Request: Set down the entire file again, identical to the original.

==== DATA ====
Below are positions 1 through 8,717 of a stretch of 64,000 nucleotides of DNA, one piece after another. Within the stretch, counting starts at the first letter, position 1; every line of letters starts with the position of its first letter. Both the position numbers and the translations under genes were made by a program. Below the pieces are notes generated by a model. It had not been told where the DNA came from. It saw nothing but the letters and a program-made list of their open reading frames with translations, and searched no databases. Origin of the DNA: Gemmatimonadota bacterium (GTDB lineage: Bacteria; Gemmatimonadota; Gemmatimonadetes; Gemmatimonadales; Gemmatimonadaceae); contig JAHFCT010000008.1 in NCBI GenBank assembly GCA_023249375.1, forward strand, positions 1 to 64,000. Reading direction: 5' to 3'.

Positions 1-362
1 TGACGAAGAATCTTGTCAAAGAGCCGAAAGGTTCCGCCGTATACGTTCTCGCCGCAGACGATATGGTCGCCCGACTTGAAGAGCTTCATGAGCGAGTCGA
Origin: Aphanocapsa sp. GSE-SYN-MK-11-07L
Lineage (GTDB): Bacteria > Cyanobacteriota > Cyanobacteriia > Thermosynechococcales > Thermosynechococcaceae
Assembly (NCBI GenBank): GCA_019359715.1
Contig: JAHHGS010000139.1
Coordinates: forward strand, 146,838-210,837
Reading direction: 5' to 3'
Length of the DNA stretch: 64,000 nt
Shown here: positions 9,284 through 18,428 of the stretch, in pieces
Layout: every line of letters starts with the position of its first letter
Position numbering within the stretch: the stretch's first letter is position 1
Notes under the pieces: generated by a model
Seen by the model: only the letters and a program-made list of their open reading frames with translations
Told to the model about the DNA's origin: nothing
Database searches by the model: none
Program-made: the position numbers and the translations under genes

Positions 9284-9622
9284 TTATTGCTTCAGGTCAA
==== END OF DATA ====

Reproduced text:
Below are positions 1 through 8,717 of a stretch of 64,000 nucleotides of DNA, one piece after another. Within the stretch, counting starts at the first letter, position 1; every line of letters starts with the position of its first letter. Both the position numbers and the translations under genes were made by a program. Below the pieces are notes generated by a model. It had not been told where the DNA came from. It saw nothing but the letters and a program-made list of their open reading frames with translations, and searched no databases. Origin of the DNA: Gemmatimonadota bacterium (GTDB lineage: Bacteria; Gemmatimonadota; Gemmatimonadetes; Gemmatimonadales; Gemmatimonadaceae); contig JAHFCT010000008.1 in NCBI GenBank assembly GCA_023249375.1, forward strand, positions 1 to 64,000. Reading direction: 5' to 3'.

Positions 1-362
1 TGACGAAGAATCTTGTCAAAGAGCCGAAAGGTTCCGCCGTATACGTTCTCGCCGCAGACGATATGGTCGCCCGACTTGAAGAGCTTCATGAGCGAGTCGA
Origin: Aphanocapsa sp. GSE-SYN-MK-11-07L
Lineage (GTDB): Bacteria > Cyanobacteriota > Cyanobacteriia > Thermosynechococcales > Thermosynechococcaceae
Assembly (NCBI GenBank): GCA_019359715.1
Contig: JAHHGS010000139.1
Coordinates: forward strand, 146,838-210,837
Reading direction: 5' to 3'
Length of the DNA stretch: 64,000 nt
Shown here: positions 9,284 through 18,428 of the stretch, in pieces
Layout: every line of letters starts with the position of its first letter
Position numbering within the stretch: the stretch's first letter is position 1
Notes under the pieces: generated by a model
Seen by the model: only the letters and a program-made list of their open reading frames with translations
Told to the model about the DNA's origin: nothing
Database searches by the model: none
Program-made: the position numbers and the translations under genes

Positions 9284-9622
9284 TTATTGCTTCAGGTCAA